As the weekend approaches, make sure to add looking at the snow report to your gear checklist!
Avalanche risk and conditions of the snow pack are as important to your safety as your snowsuit.
Your Weekend Snow Report is brought to you by Rocky Mountain Powersports.
WESTERN WYOMING AVALANCHE ADVISORY
A weak weather system and associated cold front has moved into the region in a northwest flow. At the same time a major winter storm centered over southeast Colorado is bringing heavy snowfall and blizzard conditions to central and southern Wyoming.
Western Wyoming experienced overcast skies with areas of light snowfall today. Most areas received less than an inch. The exception was Grand Targhee which has received 7 inches of new since 2:30 pm. Temperatures at 10,000 feet were in the upper teens overnight and dropped into the lower teens during the day. Temperatures were in the 20s at the mid elevations and rose into the 30s in the valleys. Winds have been from the northwest in the Teton and Greys River areas and from the northeast along the Continental Divide in the Togwotee Pass area. Winds have averaged 5 to 15 with gusts from 15 to 25 miles per hour.
At 2 am this morning a wet slide released naturally on a steep road cut on Teton Pass. That slide put five feet of wet avalanche debris across two lanes of the highway. A natural release was observed on the Skillet Glacier on Mt. Moran in Grand Teton National Park 20 minutes after sunrise this morning.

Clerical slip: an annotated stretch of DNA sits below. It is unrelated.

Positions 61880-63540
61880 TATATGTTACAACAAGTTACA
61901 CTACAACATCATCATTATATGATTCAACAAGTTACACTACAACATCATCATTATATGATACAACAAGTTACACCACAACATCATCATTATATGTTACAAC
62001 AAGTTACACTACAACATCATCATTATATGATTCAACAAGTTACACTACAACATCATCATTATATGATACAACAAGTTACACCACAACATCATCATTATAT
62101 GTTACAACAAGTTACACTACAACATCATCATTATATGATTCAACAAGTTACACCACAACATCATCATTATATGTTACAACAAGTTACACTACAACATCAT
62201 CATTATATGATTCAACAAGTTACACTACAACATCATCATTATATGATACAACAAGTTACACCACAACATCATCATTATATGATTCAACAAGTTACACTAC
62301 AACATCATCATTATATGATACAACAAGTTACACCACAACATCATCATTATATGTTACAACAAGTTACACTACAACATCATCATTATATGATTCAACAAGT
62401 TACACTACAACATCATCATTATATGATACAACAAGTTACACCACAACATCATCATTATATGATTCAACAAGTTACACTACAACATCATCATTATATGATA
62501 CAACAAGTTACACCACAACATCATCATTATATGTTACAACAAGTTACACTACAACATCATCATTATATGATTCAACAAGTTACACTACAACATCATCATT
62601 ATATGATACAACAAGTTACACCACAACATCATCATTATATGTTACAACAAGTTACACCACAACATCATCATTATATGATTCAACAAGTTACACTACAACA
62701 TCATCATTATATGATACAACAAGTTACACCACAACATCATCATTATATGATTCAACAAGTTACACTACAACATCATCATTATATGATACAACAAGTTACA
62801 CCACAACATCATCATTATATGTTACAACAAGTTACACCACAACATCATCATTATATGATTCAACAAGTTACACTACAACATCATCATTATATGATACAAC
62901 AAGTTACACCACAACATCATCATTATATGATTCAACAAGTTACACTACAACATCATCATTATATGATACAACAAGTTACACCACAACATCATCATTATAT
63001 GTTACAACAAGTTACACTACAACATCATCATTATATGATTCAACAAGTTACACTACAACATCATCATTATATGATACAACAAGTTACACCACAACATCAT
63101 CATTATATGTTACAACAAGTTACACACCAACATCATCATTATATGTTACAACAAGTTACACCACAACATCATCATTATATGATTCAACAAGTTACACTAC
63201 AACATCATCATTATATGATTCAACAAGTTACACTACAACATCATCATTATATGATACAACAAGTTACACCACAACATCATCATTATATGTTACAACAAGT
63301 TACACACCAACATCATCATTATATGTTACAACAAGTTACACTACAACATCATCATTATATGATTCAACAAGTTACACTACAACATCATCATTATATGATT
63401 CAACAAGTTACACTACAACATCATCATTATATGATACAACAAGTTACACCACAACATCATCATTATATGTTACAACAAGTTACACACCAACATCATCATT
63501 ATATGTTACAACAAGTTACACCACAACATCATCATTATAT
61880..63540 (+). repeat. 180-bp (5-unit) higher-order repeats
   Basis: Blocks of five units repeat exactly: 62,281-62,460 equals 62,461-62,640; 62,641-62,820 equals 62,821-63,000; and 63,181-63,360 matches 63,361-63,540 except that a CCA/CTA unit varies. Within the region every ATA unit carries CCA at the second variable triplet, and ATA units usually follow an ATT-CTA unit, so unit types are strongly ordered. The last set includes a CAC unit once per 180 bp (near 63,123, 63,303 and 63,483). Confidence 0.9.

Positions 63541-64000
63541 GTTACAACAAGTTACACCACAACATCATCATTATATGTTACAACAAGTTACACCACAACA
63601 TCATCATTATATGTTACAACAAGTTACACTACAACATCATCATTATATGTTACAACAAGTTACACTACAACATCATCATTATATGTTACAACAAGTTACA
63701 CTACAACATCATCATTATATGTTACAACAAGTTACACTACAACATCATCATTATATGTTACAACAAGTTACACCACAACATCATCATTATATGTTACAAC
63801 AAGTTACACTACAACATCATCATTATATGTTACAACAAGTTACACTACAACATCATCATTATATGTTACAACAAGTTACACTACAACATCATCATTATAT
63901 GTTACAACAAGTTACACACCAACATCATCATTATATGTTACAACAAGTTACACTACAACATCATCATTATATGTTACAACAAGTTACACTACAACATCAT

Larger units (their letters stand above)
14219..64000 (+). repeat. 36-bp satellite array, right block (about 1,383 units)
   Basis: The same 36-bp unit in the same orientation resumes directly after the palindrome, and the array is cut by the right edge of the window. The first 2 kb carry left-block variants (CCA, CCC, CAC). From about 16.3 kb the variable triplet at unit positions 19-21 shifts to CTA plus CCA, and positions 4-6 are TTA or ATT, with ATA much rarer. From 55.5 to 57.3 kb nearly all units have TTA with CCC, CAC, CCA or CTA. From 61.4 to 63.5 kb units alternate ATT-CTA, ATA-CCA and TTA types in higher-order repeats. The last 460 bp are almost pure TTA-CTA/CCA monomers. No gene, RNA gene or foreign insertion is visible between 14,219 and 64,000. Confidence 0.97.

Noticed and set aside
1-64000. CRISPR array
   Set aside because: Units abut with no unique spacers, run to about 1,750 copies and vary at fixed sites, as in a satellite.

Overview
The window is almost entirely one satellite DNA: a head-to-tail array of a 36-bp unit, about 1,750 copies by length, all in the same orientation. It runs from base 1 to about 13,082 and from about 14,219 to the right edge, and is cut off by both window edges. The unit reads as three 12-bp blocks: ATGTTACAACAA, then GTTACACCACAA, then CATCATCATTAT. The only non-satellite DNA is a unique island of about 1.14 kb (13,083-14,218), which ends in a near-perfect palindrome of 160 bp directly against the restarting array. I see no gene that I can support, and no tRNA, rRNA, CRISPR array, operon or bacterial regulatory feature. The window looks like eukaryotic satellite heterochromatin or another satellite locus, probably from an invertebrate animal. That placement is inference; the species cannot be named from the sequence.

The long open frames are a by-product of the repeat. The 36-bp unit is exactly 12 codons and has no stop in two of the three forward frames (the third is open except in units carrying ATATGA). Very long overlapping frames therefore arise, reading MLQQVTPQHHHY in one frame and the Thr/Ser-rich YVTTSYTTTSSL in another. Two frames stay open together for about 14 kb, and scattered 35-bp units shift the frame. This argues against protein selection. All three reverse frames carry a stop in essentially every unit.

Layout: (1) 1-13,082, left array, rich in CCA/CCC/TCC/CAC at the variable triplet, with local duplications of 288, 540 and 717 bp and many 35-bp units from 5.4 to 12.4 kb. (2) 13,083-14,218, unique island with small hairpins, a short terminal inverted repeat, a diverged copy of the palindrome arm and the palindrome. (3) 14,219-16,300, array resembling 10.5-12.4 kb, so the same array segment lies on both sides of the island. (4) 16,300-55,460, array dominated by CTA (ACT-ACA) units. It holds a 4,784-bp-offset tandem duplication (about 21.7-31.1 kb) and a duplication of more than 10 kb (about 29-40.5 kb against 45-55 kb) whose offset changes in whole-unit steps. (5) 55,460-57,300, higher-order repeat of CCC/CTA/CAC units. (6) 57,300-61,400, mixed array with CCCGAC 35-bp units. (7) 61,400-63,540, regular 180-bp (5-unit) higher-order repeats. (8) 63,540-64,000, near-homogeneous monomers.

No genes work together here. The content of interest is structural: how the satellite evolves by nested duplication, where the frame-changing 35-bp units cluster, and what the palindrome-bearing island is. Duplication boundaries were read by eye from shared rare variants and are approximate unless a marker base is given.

FORECAST FOR Thursday, March 14, 2019
Dryer air and cooler air will move in from the northwest along with some lingering snow showers. On Thursday skies will be partly cloudy. Temperatures will drop into the single digits overnight and rise into the upper teens and 20s during the day. Winds will be from the north at 15 to 25 with gusts to 40 miles per hour.
The general avalanche hazard will continue to be moderate at the upper elevations of the Teton area and at the mid and upper elevations of the Greys River and Togwotee Pass areas. It will be low at the mid and lower elevations of the Teton area and at the lower elevations of the Greys River and Togwotee Pass areas. Persistent slabs 3 to 6 feet deep are still a concern in the Greys River and Togwotee Pass areas. These dangerous hard slab avalanches could be triggered by snowmachines on very steep avalanche prone slopes. At the higher elevations wind slabs 1 to 2 feet in depth could be triggered by the weight of a single person.
TREND THROUGH THE WEEKEND
For area specifics, go to the Bridger-Teton Avalanche Center website.
View a real-time snow accumulation map HERE.
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